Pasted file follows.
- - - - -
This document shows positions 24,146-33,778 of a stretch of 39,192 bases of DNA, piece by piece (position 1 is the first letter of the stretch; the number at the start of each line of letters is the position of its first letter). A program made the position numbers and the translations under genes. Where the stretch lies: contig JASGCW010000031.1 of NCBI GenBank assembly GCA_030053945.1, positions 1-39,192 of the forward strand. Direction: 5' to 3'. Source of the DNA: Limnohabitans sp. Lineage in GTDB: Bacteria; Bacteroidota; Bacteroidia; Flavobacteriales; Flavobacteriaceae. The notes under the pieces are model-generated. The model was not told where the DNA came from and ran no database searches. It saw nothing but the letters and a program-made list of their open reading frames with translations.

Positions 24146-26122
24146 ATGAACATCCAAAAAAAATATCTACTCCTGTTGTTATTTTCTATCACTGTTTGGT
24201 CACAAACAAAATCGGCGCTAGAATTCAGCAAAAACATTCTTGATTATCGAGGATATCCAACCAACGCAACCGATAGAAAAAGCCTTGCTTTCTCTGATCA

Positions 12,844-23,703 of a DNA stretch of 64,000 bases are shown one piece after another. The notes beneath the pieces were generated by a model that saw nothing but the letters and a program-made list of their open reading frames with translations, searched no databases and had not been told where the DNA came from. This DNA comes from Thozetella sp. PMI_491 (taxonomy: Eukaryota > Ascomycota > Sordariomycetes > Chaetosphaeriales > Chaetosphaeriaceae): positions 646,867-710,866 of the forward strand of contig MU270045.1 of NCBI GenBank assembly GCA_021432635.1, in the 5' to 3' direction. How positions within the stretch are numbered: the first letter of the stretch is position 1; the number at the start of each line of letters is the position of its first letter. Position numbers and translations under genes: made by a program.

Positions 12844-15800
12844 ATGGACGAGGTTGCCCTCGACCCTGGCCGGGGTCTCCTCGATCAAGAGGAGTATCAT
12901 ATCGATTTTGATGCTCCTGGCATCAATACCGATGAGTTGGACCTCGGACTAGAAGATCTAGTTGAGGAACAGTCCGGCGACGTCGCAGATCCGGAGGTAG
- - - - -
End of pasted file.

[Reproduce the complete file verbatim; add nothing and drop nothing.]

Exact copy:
This document shows positions 24,146-33,778 of a stretch of 39,192 bases of DNA, piece by piece (position 1 is the first letter of the stretch; the number at the start of each line of letters is the position of its first letter). A program made the position numbers and the translations under genes. Where the stretch lies: contig JASGCW010000031.1 of NCBI GenBank assembly GCA_030053945.1, positions 1-39,192 of the forward strand. Direction: 5' to 3'. Source of the DNA: Limnohabitans sp. Lineage in GTDB: Bacteria; Bacteroidota; Bacteroidia; Flavobacteriales; Flavobacteriaceae. The notes under the pieces are model-generated. The model was not told where the DNA came from and ran no database searches. It saw nothing but the letters and a program-made list of their open reading frames with translations.

Positions 24146-26122
24146 ATGAACATCCAAAAAAAATATCTACTCCTGTTGTTATTTTCTATCACTGTTTGGT
24201 CACAAACAAAATCGGCGCTAGAATTCAGCAAAAACATTCTTGATTATCGAGGATATCCAACCAACGCAACCGATAGAAAAAGCCTTGCTTTCTCTGATCA

Positions 12,844-23,703 of a DNA stretch of 64,000 bases are shown one piece after another. The notes beneath the pieces were generated by a model that saw nothing but the letters and a program-made list of their open reading frames with translations, searched no databases and had not been told where the DNA came from. This DNA comes from Thozetella sp. PMI_491 (taxonomy: Eukaryota > Ascomycota > Sordariomycetes > Chaetosphaeriales > Chaetosphaeriaceae): positions 646,867-710,866 of the forward strand of contig MU270045.1 of NCBI GenBank assembly GCA_021432635.1, in the 5' to 3' direction. How positions within the stretch are numbered: the first letter of the stretch is position 1; the number at the start of each line of letters is the position of its first letter. Position numbers and translations under genes: made by a program.

Positions 12844-15800
12844 ATGGACGAGGTTGCCCTCGACCCTGGCCGGGGTCTCCTCGATCAAGAGGAGTATCAT
12901 ATCGATTTTGATGCTCCTGGCATCAATACCGATGAGTTGGACCTCGGACTAGAAGATCTAGTTGAGGAACAGTCCGGCGACGTCGCAGATCCGGAGGTAG